Editing Captions faster in Transcriptive

Captioning all your videos will make your content accessible to a wider audience and improve SEO, making them easier to discover when searching for content online. We have been working on making sure all our Youtube content is captioned, and Transcriptive has been instrumental in this process. It lets us create AI transcripts that can then be edited alongside the video, which makes it much easier to find and edit mistakes on the transcripts. 

However, even with all the AI technology behind our high-accuracy Transcriptive AI Premium speech engine, automated transcripts still have mistakes. Editing the text so they are 100% accurate can still be a time-consuming process. Here are some quick tips we found to be super helpful while editing AI transcripts in Transcriptive so they can be ready for captioning and subtitling much faster: 

Use the Glossary

The Glossary lets you prevent the AI from transcribing specific words and phrases incorrectly.. Enter proper names, jargon, medical terms, etc in the Glossary field before submitting the media for transcription  and the AI will try to include them in the transcript. For example, when I’m editing captions for a Transcriptive tutorial, I know the AI isn’t going to use the term “Transcriptive” (it usually comes back as “transcript of”). When I add “Transcriptive” to the Glossary, it comes back as “Transcriptive”, saving me an edit each time it comes up.

You can enter terms separated by commas, and then click “Create” to create a glossary list for that transcribing job. You do need to enter a new glossary for each job – it doesn’t remember your previous glossary entries – but you can save a list of terms in a text file and then paste them in. Here’s example of what I was pasting into the glossary field when captioning Transcriptive tutorial videos:

Transcriptive, Digital Anarchy, Premiere, Media Encoder, Speechmatics, Power Search, Rough Cutter, Batch Project, transcript, strikethrough

These terms come up a lot, and entering them when transcribing saves dozens of edits when editing the text.

Enter words in the Glossary field before submitting the media for transcription

Line Splitting and Auto-Punctuation

The transcribing AI is often good at identifying most of the words in a clip or sequence correctly, but can struggle to understand where sentences begin and end. A quick way to add a sentence break is to double click a word and press Enter – this will create a new paragraph starting with that word, automatically capitalize it, and automatically add a period to the end of the previous word. You can also use the Ctrl + left/right arrow (Command + left/right arrow on Mac) to move to the word you want to start the new paragraph with, and then press Enter.

Adding a period, question mark, or exclamation point to the end of a word will also automatically capitalize the next word to make adding new sentence breaks faster. Double-click or use Ctrl (Win) or Command (Mac) + left/right arrow to select the last word in the new sentence, then press right arrow to move the cursor to the end of that word, then type a period, question mark, or exclamation point to add that punctuation and automatically capitalize the next word.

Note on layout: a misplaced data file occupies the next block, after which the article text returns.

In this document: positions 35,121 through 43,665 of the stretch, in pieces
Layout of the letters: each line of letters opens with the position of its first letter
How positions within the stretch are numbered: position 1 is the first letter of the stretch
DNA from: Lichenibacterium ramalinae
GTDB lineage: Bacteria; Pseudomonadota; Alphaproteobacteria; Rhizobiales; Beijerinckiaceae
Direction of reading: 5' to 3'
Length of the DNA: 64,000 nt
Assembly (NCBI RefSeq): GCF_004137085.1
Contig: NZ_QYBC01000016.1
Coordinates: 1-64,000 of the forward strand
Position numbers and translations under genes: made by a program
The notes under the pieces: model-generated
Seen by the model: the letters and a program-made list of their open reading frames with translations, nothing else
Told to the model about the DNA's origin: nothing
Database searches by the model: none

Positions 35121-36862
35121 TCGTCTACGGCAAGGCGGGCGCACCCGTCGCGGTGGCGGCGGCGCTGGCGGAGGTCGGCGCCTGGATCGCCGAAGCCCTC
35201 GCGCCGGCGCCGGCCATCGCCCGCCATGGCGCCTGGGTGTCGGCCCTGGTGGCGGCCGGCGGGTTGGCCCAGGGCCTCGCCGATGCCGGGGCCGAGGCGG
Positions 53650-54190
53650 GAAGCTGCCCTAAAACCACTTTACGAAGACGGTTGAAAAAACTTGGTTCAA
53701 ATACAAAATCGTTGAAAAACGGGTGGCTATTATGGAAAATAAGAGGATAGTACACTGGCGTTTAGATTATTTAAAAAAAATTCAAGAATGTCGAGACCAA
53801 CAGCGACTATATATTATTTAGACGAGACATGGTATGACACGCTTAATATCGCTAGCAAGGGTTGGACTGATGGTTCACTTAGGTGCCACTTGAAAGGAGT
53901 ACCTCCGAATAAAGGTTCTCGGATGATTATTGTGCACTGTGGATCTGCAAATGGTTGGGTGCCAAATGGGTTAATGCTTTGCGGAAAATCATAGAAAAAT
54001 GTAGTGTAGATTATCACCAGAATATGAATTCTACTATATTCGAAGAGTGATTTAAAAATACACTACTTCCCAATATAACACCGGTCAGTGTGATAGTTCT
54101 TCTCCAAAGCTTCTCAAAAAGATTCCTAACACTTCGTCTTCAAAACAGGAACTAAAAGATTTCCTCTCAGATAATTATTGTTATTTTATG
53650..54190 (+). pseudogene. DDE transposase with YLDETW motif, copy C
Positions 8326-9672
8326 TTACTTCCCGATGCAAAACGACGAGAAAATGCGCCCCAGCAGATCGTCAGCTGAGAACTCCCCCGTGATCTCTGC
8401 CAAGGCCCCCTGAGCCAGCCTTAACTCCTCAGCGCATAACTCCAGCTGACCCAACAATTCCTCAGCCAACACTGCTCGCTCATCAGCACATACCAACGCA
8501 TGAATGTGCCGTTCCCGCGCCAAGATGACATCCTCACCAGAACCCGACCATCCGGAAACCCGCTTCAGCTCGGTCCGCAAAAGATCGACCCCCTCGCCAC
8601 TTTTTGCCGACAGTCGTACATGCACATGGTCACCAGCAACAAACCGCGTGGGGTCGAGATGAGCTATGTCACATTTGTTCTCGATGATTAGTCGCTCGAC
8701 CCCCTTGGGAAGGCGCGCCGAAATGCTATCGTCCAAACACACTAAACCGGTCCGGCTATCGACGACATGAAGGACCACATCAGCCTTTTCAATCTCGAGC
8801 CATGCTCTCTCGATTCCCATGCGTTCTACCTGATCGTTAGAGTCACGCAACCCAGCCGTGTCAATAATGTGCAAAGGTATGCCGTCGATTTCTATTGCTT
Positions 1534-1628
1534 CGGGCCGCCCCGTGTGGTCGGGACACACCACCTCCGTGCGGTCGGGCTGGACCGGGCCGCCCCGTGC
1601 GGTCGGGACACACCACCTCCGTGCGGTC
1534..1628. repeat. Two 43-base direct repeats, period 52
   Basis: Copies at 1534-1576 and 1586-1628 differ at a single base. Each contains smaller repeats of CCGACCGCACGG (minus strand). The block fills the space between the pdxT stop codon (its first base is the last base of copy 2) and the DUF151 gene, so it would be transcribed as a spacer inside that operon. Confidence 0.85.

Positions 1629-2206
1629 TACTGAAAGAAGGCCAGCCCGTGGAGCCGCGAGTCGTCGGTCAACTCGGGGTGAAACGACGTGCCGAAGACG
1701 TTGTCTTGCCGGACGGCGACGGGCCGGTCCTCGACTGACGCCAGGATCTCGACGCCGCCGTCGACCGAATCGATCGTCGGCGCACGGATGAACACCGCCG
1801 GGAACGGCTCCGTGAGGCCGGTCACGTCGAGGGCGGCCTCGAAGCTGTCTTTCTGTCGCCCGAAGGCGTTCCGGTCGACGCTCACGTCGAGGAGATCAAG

To remove punctuation and merge two sentences, select a word with punctuation using double-click or Ctrl/Command + arrow, then press the right arrow to move the cursor to the end of the word, then delete the punctuation, then Ctrl/Command + right arrow to move to the next word and press the down arrow to make it lower-case – now the two sentences are one.

Sentence breaks and punctuation makes should match start/end of sentences

Change Playback Speed and Navigate the Transcript with Keyboard Shortcuts

The keyboard shortcuts and buttons at the bottom of Transcriptive are extremely useful:

-The playback speed button toggles between 1x, 1.5x, and 2x playback speed. This is especially helpful for transcripts that don’t need many corrections, or that have a very slow speaker.

Ctrl+space starts or stops playback. You can also single-click or double-click a word during playback to jump to that word and automatically pause playback to make and edit.

-The keyboard shortcuts for previous/next word, previous/next sentence, and previous/next paragraph are often the fastest way to move the cursor to where you want to make an edit. Use these to move the highlight to a word, then start typing to replace it with the correct word.

Ctrl + Delete/Backspace deletes the selected word, and moves the highlight to the word before it. You can use this shortcut several times in a row to delete several words in a row.

Up or down arrow will change capitalization of the highlighted word. You can use this keyboard shortcut even if you single click a word to move the typing cursor to it to quickly capitalize proper nouns

-And of course, Ctrl+z to undo a change and Ctrl+Shift+z to redo a change.

Use shortcuts and playback buttons to navigate the text

Hopefully these tips help speed up the editing process. If you have any questions about Transcriptive, send us an email at cs@nulldigitalanarchy.com.

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